Jim is an Associate Editor at Wonkhe

On first glance, the results of this year’s HEPI/Advance HE Student Academic Experience Survey are a cause for minor celebration.

Value for money positivity is up, more students are saying that their experience matched or exceeded their expectations, numbers of students considering leaving are down, and ratings for satisfaction with both teaching and assessment have improved too – despite last year’s strikes and marking and assessment boycott.

On the other hand, more than half of full-time students are working part-time, spending on average nearly two days a week doing so, and when combined with time spent on study, students with jobs are averaging 48-hours working and studying – far more than the 36.6 hours that the Office for National Statistics says adults are working for in the population in general.

Peek beneath the bonnet a bit – and set aside the Covid noise that tends to show up in all sorts of improvements these days – and you get an even more disturbing picture, which if anything shows an even more intense bifurcation of different student experiences than we started to see last year.

The SAES, now in its nineteenth year, is a big bit of work – 10,319 full-time undergraduates from across the UK responded between January and March of this year. This year’s sample, for some reason, is significantly older, and more likely to be at alternative providers than previous waves – and they’re more straight and less LGB+. But we’re assured that weightings have been appropriately applied for ​​gender identity, ethnicity, year of study, domicile and type of school attended.

Here we’ve pulled out many of the toplines from the report, as well as plenty you won’t find in the narrative that are hiding in the data tables. Big thanks as ever to DK for the tableaus.

Getting your money’s worth

The first bit of good headline news is on VFM. The survey has been asking about course “value for money” for some time – and this year the scores have continued to bounce back:

[Full Screen]

The report says that 39 per cent means that positivity is back up to pre-Covid levels, although the report says the uptick isn’t statistically significant – as we noted at the time, when you looked at who’d been surveyed in 2020 before Covid kicked off, good or very good value for money was reported by 40 per cent of respondents. 2019’s 41 per cent was arguably the high benchmark – and so anything that still hovers around it remains pretty woeful.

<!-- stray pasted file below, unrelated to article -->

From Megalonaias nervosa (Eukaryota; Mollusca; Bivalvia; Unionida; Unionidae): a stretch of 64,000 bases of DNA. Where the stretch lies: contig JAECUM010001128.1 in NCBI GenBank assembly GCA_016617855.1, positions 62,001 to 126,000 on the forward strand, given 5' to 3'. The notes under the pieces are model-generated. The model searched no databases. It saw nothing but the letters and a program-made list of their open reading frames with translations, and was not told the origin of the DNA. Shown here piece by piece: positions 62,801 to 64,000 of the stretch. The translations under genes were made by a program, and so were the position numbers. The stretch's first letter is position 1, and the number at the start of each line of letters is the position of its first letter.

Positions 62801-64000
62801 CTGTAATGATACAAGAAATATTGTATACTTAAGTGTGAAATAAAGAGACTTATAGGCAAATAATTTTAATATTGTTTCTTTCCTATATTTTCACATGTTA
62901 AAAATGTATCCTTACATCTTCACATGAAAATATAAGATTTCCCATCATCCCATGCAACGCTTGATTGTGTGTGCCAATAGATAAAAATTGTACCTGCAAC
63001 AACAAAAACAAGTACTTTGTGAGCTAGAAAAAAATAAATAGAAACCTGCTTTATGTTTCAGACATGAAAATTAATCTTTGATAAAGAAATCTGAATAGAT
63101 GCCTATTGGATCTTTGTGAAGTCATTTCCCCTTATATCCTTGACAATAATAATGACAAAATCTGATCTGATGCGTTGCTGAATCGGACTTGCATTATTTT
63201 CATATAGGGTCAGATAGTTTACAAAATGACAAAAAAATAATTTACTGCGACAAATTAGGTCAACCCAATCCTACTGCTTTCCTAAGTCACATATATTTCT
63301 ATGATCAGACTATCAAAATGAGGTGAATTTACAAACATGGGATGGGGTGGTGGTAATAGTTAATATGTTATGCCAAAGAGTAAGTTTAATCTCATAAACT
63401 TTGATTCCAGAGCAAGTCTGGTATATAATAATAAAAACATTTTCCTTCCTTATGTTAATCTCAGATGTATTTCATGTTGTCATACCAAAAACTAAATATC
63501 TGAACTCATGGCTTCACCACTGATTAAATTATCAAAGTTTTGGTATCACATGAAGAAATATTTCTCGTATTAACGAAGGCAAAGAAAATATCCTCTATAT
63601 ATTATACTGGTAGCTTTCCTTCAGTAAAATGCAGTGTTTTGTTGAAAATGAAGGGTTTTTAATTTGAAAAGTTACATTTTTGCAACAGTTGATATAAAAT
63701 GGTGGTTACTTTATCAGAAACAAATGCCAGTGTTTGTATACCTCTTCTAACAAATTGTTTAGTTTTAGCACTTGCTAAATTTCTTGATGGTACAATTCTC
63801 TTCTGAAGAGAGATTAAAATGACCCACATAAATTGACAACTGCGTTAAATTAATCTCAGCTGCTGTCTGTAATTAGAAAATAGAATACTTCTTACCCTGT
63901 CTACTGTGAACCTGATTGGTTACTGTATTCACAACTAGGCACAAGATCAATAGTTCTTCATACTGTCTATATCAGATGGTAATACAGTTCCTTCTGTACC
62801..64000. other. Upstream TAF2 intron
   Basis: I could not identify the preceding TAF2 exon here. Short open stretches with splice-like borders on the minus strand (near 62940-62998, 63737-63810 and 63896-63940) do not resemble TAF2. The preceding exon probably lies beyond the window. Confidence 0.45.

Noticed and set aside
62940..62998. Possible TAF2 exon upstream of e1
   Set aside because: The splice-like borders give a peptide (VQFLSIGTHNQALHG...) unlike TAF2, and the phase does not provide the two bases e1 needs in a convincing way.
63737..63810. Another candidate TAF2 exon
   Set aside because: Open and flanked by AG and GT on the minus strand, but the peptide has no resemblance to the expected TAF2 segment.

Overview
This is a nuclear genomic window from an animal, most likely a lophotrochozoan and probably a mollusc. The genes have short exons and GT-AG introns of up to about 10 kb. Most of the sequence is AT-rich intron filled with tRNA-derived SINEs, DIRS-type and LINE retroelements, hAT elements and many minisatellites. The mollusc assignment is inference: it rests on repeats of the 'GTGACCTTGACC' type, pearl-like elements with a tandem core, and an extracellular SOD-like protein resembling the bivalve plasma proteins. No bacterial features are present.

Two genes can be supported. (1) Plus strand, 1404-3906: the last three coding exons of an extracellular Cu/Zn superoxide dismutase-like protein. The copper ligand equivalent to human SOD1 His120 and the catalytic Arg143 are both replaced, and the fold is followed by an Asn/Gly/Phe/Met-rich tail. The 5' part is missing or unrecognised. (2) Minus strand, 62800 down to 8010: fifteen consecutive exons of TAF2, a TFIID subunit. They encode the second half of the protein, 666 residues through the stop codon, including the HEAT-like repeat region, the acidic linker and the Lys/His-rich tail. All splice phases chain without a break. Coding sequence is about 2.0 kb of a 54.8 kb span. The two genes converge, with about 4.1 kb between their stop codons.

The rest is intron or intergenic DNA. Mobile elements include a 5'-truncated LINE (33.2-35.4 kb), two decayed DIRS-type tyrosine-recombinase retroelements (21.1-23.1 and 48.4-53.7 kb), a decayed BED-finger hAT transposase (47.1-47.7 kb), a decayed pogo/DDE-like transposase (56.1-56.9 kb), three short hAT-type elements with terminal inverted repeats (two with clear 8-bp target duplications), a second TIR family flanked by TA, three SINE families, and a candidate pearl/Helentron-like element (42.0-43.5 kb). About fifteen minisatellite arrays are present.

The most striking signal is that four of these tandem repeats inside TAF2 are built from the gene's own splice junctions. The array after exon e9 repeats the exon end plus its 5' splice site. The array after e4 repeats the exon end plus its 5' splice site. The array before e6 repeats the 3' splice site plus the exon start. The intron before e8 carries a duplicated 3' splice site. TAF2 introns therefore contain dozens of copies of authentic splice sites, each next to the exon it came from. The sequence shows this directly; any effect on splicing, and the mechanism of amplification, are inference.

Dive a bit deeper and things get interesting. To the extent to which there’s been an increase, it’s one driven by international students, with those from the EU moving from 35 per cent to 49 per cent, and non-EU international undergraduates moving from 38 per cent to 45 per cent year-on-year. Scotland is always fascinating too – while we can’t see a breakdown of who’s studying elsewhere (this is where they’re from), Scottish student VFM positivity has collapsed from 70 per cent a decade or so ago to just 48 per cent now.

Within all that, there’s quite a marked social class divide – 42 per cent of those from social grades A and B think they’ve had value, while just 34 per cent from grades D and E think the same. VFM perceptions for care experienced and estranged students are down at 34 and 31 per cent respectively. And there’s a fascinating relationship with contact hours – 35 per cent of those on under 9 hours a week thought they’d had value, rising to 43 per cent for those on more than 30 hours.

That isn’t to suggest that providers seeking to improve value perceptions should allocate more hours of contact even they could afford to – it’s medicine and dentistry driving a lot of those high hours, and worth noting that VFM satisfaction for subjects allied to medicine (usually nurses) is over 10 percentage points lower than it is for doctors.

What it does all point to is students’ ability to take advantage of what’s on offer – and so it’s no surprise that of the factors influencing perceptions of poor value, cost of living hits a high this year of 44 per cent – with the influence of contact hours experiencing a notable drop.

It’s also worth noting that it’s those in halls (45 per cent) and those in house shares (56 per cent) that are most likely to say cost of living is driving poor value perceptions – suggesting that soaring rents are becoming a bigger and bigger problem.

The heartbreaking bit is when we compare both expectations being met and VFM perceptions between those impacted by the cost of living crisis and those not. For example, of those impacted by the crisis, 38 per cent have had a worse experience than they expected – contrasted with 17 per cent of those not affected. It suggests that both the inflation crisis, and the failure to address it via student financial support, really has ruined university for a lot of students.

I’ve had a few

One of things I always try to keep an eye on is regret – measured here by whether students, if they had their time again, would make the same choice(s) of university and course. There’s been a small overall improvement this year 60 per cent – but again it’s in the splits that we see the big differences.

[Full Screen]

Of those not affected by the cost of living crisis, 7 in 10 would do it all again – collapsing to just 50 per cent of those impacted “a lot”.